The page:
Closer to Your Heart Than You Think – The Connection Between Thyroid Function and Heart Attacks

The Profile of a Heart Attack

Heart attack is a popular term used by regular people to refer to what medical science specifically calls a myocardial infarction. It could also be used to denote any of several types of acute episodes of ischemic heart disease.

Ischemic heart disease is one of the most common causes of death in Western culture. It results from insufficient coronary blood flow, which means that the blood supply of your heart is cut off or severely impaired. Immediately after blocking the coronary arteries, blood flow beyond the occlusion is stopped. When this happens, the affected area is said to be infarcted and receives little to no blood flow. The cardiac muscle then suffers from oxygen and nutrient deprivation and is rendered incapable of sustaining normal cardiac function. The whole process is called a myocardial infarction.

What Causes Ischemic Heart Disease?

Ischemic heart disease can be caused by an increased demand of the body for oxygen or diminished oxygen blood transport. Most commonly, IHD is caused by a decrease in coronary blood flow due to narrowing or destruction of the walls of the coronary arteries as in atherosclerosis.

In atherosclerosis, there is an accumulation or formation of deposits of yellowish plaques called atheromas containing cholesterol, lipoid material, and lipophages in the walls of the arteries. These deposits cause the diameter of the artery to narrow as they accumulate until only little or no amount of blood flows through the lumen at all, causing ischemia or deprivation of the arteries.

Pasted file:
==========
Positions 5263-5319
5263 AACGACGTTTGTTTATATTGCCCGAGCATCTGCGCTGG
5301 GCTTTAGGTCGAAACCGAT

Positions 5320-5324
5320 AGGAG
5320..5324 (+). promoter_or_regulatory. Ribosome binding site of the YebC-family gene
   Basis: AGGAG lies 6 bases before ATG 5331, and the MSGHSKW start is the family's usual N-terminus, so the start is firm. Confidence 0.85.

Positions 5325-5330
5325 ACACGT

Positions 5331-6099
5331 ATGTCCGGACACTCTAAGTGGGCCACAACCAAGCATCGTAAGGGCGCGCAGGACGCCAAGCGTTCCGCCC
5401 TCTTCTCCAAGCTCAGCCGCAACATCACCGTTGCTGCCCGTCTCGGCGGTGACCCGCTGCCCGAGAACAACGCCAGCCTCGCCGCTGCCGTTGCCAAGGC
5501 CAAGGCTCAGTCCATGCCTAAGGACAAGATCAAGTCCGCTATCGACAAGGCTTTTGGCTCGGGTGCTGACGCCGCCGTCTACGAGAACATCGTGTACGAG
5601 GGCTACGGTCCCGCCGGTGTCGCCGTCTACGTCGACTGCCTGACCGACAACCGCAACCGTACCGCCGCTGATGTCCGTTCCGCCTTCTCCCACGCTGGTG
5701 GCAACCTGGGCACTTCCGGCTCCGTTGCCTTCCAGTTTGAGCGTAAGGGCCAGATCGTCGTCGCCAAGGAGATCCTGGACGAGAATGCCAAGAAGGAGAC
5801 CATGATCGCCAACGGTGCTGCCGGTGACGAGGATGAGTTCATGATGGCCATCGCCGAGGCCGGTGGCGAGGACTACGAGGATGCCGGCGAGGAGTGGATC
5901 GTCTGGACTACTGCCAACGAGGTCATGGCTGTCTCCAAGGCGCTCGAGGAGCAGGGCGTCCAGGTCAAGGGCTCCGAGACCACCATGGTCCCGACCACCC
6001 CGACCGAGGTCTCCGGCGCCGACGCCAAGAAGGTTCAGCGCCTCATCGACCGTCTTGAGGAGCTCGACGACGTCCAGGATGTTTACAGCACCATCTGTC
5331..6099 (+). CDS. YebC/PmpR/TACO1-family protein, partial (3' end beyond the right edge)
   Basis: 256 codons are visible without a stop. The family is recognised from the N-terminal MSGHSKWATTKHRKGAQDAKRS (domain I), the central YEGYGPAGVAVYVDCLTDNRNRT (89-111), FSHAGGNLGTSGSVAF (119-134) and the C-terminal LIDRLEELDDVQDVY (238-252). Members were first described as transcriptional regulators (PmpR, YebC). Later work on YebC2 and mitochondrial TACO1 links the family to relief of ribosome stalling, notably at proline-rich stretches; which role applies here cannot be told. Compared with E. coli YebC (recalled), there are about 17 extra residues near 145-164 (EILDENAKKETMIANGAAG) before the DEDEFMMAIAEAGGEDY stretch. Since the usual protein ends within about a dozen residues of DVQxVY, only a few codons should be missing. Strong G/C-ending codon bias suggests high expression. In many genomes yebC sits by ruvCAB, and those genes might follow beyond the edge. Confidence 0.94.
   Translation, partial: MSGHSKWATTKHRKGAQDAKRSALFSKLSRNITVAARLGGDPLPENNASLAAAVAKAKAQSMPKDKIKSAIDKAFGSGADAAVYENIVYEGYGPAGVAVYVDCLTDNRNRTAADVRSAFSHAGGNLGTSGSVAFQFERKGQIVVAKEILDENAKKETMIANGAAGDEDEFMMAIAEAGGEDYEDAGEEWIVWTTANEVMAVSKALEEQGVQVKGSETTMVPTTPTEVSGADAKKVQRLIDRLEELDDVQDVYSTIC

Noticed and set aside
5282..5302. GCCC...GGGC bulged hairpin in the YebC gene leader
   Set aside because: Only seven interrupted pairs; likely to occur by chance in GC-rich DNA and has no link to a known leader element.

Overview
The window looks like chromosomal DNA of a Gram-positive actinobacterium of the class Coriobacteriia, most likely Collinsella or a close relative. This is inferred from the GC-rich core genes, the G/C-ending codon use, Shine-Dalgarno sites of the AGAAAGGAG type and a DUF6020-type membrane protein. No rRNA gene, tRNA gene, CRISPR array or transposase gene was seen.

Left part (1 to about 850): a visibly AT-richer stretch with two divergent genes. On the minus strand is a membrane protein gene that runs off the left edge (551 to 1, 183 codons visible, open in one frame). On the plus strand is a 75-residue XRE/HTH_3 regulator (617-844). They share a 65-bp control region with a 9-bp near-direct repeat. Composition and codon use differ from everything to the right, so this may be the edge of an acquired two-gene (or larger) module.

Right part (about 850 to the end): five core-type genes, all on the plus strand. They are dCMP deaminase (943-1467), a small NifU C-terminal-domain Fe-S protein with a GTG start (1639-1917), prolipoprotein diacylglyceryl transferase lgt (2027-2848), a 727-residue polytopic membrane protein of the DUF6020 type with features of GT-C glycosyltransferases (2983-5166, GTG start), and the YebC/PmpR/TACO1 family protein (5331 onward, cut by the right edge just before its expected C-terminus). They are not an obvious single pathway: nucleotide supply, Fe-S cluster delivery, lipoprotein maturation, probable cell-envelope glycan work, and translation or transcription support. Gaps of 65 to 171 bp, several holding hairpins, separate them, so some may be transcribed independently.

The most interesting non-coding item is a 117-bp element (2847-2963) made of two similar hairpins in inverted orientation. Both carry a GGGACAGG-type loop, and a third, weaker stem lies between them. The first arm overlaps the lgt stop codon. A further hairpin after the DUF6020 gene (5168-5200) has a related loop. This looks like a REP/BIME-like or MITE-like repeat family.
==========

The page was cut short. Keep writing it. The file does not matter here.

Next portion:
Thyroid Function in Fat Metabolism

The thyroid gland, located just below the larynx or the voicebox, secretes two hormones called thyroxine or T4 and triiodothyronine or T3. These two hormones raise almost all aspects of fat metabolism in the body, especially T3. Lipids, especially, are mobilized from fat tissue rapidly so that fat stores in the body are depleted to a certain extent.

Thyroid hormones also facilitate the excretion of cholesterol through the bile. Increased amounts of thyroid hormones cause the cholesterol circulating in the plasma of the blood to be secreted into the bile, which can then be removed totally from the body when the bile is excreted through the feces.

Hypothyroidism and Atherosclerosis

Lack of thyroid hormone consequently raises the amount of cholesterol in the blood because fat and cholesterol metabolism is slowed down and there is a decreased rate in the secretion of cholesterol into the bile for excretion. Increase in blood cholesterol predisposes a person to atherosclerosis because the increased amount of cholesterol in the blood then forms plaques in arterial walls, the atheromas.

Hypothyroid patients usually develop atherosclerosis because of their decreased levels of thyroid hormone. This condition, in turn, could result in coronary artery disease, leading to heart attack, and possibly, early death.

Some people may be genetically predisposed to suffer a heart attack. For some, it is the kind of life they lead that could cause them to suffer a heart attack in the future. But with exercise and proper nutrition as well as a vigilant eye on all other aspects of health, heart attacks can be prevented from happening.